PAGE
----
« Last Edit: August 19, 2017, 06:47:36 AM by avocado »
 

Offline hamster_nz

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Re: FPGA Board suggestion
« Reply #18 on: August 19, 2017, 06:37:48 AM »
If you get one of these:

https://www.aliexpress.com/item/USB-Blaster-altera-fpga-board-altera-board-fpga-development-board-EP4CE6E22C8N-board-cyclone-IV-kit/32813061054.html
https://www.aliexpress.com/item/usb-blaster-EP4CE10E22C8N-altera-fpga-board-altera-board-fpga-development-board-cyclone-IV-board/32813736111.html

I am more than happy if you PM me for getting started help with it, as I have one here too...

(The more expensive one has a few extras. The boards themselves are both 'perfectly adequate' - i.e. not perfect, but not that useless either)
 
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Offline jefflieu

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Re: FPGA Board suggestion
« Reply #19 on: August 19, 2017, 09:08:49 AM »
Hi..,

I am planning to buy an FPGA board for personal usage.
The budget is below 80EUR. well, the lower the better.  ;)
I am waiting for the confirmation for the university pricing program.
If I am granted, I planning to purchase one of these:

1. Basys3-Artix-7-FPGA-Board
2. DE10-Nano Kit
3. DE0-Nano Development and Education Board

Is there any other suggestion besides those boards?
I am open to any other suggestion including boards from Aliexpress just in case I am not granted the university pricing program or need to wait sometimes until my instructor's approval.

If you have the budget, I'd suggest the number 2 for its price and the SOC on it.
There will always be some sort of processor running for most projects, either external or internal.
The one with SOC will serve you better in the longer run.
This is a similar board for Xilinx: ZynqBerry (I don't have one) https://www.digikey.com/product-detail/en/trenz-electronic-gmbh/TE0726-03-07S-1C/1686-1094-ND/7327826

About board from Aliexpress, you can buy, but choose the simple ones.
I would avoid buying things with DDR2/DDR3 stuff /BGA chips/RF.
These stuff need some investment in tools and equipments to develop and verify, I wouldn't trust small suppliers.
I have one from Aliexpress. It's super simple and it works.










i love Melbourne
 

Online legacy

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Re: FPGA Board suggestion
« Reply #20 on: August 19, 2017, 10:59:18 PM »
I wish I had more free time and more skills on PCB designing as when the best fpga-board ever is the one you design by yourself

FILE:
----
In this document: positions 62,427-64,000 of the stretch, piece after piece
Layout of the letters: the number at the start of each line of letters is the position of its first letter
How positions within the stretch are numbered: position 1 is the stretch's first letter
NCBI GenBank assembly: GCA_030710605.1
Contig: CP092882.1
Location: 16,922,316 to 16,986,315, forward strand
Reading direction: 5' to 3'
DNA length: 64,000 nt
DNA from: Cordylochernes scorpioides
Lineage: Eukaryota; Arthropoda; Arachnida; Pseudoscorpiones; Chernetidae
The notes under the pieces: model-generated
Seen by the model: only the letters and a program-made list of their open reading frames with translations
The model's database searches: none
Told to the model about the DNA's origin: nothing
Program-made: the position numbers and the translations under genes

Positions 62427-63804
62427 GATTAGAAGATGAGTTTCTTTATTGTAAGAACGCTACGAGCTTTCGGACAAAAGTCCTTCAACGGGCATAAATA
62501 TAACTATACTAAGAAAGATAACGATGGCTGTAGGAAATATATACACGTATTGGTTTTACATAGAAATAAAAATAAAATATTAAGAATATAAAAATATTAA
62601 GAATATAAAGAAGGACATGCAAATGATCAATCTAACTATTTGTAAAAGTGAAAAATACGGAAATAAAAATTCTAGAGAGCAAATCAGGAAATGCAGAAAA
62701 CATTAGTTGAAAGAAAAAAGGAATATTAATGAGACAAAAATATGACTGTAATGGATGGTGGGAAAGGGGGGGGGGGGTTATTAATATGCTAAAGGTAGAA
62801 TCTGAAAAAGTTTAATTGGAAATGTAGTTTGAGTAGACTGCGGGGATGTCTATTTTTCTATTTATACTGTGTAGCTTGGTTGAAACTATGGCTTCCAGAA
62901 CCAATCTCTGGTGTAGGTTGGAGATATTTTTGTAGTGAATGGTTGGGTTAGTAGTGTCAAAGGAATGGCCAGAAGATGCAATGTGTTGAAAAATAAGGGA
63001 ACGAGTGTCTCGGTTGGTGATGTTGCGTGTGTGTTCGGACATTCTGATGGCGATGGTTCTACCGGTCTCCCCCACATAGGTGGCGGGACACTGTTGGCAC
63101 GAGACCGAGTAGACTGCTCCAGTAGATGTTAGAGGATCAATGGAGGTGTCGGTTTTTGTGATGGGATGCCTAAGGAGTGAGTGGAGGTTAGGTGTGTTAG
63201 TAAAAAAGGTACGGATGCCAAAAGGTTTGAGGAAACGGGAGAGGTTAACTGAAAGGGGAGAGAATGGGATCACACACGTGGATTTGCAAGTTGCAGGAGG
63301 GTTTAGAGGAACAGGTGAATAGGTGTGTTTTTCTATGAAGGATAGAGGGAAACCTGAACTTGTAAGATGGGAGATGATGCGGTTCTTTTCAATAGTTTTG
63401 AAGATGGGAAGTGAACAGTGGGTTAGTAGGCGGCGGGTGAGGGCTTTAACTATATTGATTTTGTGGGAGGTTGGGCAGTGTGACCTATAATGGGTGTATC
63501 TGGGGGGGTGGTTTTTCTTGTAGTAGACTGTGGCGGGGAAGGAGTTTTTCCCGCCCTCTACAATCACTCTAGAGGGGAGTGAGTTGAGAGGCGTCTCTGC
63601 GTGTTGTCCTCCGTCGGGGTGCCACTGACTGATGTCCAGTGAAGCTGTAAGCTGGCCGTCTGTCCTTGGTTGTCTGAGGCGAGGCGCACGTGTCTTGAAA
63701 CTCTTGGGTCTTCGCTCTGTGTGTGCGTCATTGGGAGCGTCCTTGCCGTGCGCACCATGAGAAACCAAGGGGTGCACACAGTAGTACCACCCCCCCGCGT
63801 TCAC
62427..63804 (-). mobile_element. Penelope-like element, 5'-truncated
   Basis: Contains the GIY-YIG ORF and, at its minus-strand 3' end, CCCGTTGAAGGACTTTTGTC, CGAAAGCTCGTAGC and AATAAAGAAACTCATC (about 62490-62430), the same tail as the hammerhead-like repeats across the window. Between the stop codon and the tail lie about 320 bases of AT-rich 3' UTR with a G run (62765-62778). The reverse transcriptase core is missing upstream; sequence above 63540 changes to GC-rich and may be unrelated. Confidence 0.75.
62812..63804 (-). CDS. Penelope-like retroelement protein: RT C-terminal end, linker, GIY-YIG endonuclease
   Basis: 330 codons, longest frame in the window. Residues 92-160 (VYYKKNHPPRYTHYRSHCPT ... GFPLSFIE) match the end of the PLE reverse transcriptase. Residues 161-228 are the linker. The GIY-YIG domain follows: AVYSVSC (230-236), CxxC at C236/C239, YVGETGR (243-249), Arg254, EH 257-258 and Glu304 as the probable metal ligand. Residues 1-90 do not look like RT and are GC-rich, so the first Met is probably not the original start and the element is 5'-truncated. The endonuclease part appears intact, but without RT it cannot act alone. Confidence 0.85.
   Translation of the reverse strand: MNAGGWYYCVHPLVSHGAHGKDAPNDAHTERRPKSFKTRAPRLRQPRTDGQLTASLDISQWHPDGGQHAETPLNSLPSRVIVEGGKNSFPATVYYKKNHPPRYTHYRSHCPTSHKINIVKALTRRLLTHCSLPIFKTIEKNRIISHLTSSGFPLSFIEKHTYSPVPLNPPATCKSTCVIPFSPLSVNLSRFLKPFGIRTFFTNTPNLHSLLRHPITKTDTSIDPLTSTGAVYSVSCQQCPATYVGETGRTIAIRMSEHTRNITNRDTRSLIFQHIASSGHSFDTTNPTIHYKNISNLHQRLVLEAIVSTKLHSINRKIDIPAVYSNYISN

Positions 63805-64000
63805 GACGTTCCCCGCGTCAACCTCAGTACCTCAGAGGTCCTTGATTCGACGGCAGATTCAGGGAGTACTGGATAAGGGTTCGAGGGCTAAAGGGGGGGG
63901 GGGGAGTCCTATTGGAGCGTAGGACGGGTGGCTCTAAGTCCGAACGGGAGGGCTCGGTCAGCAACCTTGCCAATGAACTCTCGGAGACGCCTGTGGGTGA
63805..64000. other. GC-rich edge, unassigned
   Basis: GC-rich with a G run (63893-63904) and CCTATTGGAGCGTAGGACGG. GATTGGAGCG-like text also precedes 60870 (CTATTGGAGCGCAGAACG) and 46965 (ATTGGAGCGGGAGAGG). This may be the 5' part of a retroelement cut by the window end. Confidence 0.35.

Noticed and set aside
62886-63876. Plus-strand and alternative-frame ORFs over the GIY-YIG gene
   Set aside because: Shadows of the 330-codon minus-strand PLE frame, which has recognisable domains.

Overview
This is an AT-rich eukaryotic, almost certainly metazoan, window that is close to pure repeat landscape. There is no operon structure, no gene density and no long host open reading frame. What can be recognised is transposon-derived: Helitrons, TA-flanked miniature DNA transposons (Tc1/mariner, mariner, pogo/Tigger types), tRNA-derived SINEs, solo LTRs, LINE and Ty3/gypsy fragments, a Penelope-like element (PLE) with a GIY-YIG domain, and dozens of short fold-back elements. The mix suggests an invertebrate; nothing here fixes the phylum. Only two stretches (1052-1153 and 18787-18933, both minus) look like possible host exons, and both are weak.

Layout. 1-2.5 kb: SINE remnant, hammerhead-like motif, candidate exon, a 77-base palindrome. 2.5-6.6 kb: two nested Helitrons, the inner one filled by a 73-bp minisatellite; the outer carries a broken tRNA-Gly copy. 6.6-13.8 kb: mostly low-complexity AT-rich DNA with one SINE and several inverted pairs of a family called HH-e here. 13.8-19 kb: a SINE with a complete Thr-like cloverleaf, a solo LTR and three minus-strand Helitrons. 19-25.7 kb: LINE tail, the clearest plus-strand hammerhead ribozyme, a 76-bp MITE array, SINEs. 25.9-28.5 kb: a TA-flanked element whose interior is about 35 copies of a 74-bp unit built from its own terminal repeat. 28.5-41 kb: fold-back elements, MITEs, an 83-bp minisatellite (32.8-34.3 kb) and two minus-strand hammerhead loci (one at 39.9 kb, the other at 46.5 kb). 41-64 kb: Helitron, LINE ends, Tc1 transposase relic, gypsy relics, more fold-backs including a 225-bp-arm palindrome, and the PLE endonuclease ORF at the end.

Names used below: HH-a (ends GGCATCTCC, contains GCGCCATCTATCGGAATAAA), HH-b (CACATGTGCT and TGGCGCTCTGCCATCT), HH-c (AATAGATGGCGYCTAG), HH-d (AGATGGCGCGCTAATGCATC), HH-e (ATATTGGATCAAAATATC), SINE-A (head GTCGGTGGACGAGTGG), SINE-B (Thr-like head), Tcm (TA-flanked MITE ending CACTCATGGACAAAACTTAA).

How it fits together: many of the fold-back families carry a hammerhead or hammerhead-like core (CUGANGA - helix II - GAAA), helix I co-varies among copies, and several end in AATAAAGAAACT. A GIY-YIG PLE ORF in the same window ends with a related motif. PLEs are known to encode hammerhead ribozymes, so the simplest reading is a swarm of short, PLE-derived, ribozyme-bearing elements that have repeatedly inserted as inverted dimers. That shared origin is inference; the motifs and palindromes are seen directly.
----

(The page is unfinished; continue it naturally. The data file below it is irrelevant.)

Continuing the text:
In my case it looks to papilio/pro, but with double fpga since one needs to be dedicated as sram-controller(1) to be used as VideoRam (suitable for framebuffer applications) and System ram (suitable for softcore applications), a couple of NVRAM static ram (or FeRam?), more SRAM (I don't like ddr, and 32MB of ram is fine, I don't need more ram anyway), a Cypress EZ-USB FX2 fast link, and a XC9572XL (5V tollerant) cpld.

The sram controller needs a lot of time constraints and a clock of no less than 99Mhz, thus it needs the DCM module to triplicate the crystal clock (33Mhz on Papilo/Pro), and all of these are critical path design unless you want to use IP-parts by Xilinx. Not so complex, it can be done, but they are a black-box piece of code, thus I prefer to embed them into a dedicated fpga and model the whole chip in ModelSim as "black box chip" which offers an interface with a precise behavior!

All of these, anyway, if it's made like a "PDA-shaped board" it for sure requires a clever pcb-design, especially if small size (high density).

It's definitively a no-go for EagleCAD and I am afraid it requires something more powerful like Altium, which I am trying to learn ... but the learning curve is ... like a rocket to reach Mars!

Soon or later ... I hope I will make it.


Spartan 6 FPGA Board with EZ-USB FX2 (no SDRAM)


Spartan 6 FPGA Board with EZ-USB FX2 and DDR SDRAM

In the meanwhile I am fine with this board. It's perfect for my for my softcore project; it offers all I need (even if ... the SRAM controller as well as the PLL in the DCM module are both inside the whole vhdl design and this gives me some problem since I can't simulate them in a comfortable way and I needed to create to profiles "synthesis" and "simulation" in order to include/exclude IP-driven files). It also offers 100 GPIO on two comfortable header connectors on the back of the board, and 37 GPIO between the fpga and the FX2 chip to implement a super fast usb-link (which is marvelous if you aim for uploading/downloading stuff as fast as you can: 20Mbyte/sec reached!!!)